Traditionally, when football starts, golf on CBS is over for the year, and I can feign serious illness in order to avoid leaving my house except for occasional miraculous periods of remission, which have a curious tendency to coincide with hunting trips for wounded soldiers from my Troops First Foundation. In all honesty, I get up from my sick bed to go with these guys, because in comparison to their injuries, my seasonal malaise seems insignificant. So, I man up and make the sacrifice.
But this year’s off-season was oddly different. I was self-possessed, consumed with worry about the direction in which I want my career to go, because the 31st of December marked the end of my last contract with CBS, for whom I’ve worked for the past 14 years. In that time I have found out a lot about myself, forgotten a lot about others, and for the first time grown to love what I do for a living. I am more than fond of everyone at CBS, too, from Les Moonves, Sean McManus, and the rest of the suits at the mothership in New York, to my producer Lance Barrow and his production crew, to my homeys on the announce crews. All of them, as well as every single one of our smelly technicians, have looked after me through depression, addiction and health (mostly the first two, actually), and to their eternal credit, they have always closed ranks in front of me any time I’ve said something either stupid or intelligent enough to upset the politically correct pack of media hyenas that these days surrounds the world of news, sports and entertainment, waiting to pounce on any sordid scrap that takes a bad bounce off the broadcast buffet table.
I spent 20 years playing golf in order to be able to pay my bills, and only when I quit to become a broadcaster and writer did I realize that it had just been a job to me. As I recall, I liked playing golf, but it turned out to be a means to an end — an end that came sooner than I expected. After last season I felt a strange undercurrent, a familiar unease that always invades my space shortly after I have become, for want of a better word, established. I was comfortable doing what I do, and for me, Comfortsville is a dangerous little facade of a town, a delusional rest area on a downhill road toward the vast, steaming pile of social, professional and emotional crap that is Confidentropolis. Confidence has been that warm, fuzzy feeling I usually get right before I fall on my ass, but at least now I feel it coming. Twenty years ago I was majestically — no, epically — unaware, and at one time I actually ran for mayor of Confidentropolis, but was narrowly beaten by a man called Rod Bad-Dogovich. Or something.
I don’t need to endorse pistachios — that’s not what I’m trying to say here. Not that I wouldn’t for the right price, but I’d like to do something other than follow the leaders of a golf tournament and make razor-sharp observations in between short naps and involuntary outbursts of flatulence, that’s all. I want to make my own TV, and not just golf stuff. I want to tackle unimportant and deeply irrelevant social issues, like where the hell is the Scottish Open trophy I lost 20 years ago in a drunken two-day bender that included someone from Led Zeppelin, and, now that I think of it, do I remember a small farmyard animal?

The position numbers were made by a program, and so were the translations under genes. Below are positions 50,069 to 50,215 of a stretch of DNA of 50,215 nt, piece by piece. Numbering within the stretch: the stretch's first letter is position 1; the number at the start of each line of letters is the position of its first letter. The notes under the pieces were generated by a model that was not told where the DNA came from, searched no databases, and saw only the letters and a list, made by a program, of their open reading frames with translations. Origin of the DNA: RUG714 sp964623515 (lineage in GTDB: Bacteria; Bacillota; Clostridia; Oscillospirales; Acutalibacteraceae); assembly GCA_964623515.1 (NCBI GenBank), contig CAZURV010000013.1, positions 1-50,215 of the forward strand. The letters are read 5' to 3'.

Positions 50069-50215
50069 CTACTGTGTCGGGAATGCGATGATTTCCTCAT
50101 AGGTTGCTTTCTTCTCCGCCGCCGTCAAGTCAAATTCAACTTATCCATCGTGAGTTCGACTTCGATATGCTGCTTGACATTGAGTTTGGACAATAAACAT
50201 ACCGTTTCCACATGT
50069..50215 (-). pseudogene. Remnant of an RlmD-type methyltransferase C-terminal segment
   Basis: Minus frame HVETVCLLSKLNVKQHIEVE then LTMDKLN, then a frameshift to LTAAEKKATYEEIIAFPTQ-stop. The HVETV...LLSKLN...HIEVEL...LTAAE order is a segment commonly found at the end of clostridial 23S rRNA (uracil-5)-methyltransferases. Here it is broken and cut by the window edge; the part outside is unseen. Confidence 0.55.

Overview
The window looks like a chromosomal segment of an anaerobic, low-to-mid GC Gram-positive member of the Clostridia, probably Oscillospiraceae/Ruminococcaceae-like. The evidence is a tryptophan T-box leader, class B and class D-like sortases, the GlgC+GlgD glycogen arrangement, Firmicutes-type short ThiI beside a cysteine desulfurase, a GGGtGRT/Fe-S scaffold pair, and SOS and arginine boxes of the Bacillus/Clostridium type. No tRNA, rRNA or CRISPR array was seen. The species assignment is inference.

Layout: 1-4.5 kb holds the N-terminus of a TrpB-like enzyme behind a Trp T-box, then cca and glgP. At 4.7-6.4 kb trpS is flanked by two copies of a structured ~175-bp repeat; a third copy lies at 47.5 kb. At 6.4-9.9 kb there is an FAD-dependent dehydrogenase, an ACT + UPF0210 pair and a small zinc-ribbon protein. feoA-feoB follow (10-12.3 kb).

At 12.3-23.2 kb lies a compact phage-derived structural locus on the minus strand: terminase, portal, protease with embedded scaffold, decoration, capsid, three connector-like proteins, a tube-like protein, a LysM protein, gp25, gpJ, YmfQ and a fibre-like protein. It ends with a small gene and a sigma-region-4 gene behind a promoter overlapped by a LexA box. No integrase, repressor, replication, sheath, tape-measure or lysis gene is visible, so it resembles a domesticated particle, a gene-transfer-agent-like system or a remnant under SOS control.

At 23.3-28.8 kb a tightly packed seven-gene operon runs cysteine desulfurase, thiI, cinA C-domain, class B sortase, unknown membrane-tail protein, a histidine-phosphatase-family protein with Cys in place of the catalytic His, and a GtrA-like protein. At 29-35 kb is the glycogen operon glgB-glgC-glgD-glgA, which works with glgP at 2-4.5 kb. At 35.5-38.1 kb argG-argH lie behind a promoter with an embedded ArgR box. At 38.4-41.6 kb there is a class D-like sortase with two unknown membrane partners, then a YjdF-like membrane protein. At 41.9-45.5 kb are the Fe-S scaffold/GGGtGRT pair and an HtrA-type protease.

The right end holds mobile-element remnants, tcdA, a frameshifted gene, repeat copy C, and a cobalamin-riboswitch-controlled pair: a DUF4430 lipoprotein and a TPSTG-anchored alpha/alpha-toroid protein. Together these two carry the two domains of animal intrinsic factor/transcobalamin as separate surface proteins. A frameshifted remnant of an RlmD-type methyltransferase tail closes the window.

I should move on…but it’s the oldest trophy in professional sports, and no one knows where it is? Really? I need to go find the damn thing, and take a camera with me.
These days everyone has a top-ten list, and I want to know who the top ten A-holes in the history of sports are, and if any of them are man or woman enough to appear on a show called, “The Top Ten A-holes in the History of Sports.” I have so many ideas and such a small brain (although it’s big enough not to share the really good ones right here) that space is an issue, and with each passing day I know that TV gold flies out of my ears into the ether, never to make air.
For a long time I had no idea for which network I would work this year, or indeed if, after reading this, any of them will now touch me with a pair of Eliot Spitzer’s underpants. There you go — you see, that stuff’s probably not going to work, although the last time I checked, even Eliot Spitzer has managed to get a damn TV show. Help me out on that one, somebody. Ohhh, the humanity!
Maybe I need a hooker, or a collapsed Ponzi scheme, or both. Then again, no matter what I do, I will always be Executively Produced by She Who Must Be Obeyed, so stuff like that won’t be happening. Just stay tuned, friends, because as it turns out I’ll be back on CBS, hosting my own show on the Golf Channel, and hopefully annoying someone somewhere. Like McCord’s underwear, some things never change, and the thought of that makes me uncomfortable. Which, apparently, is a good thing.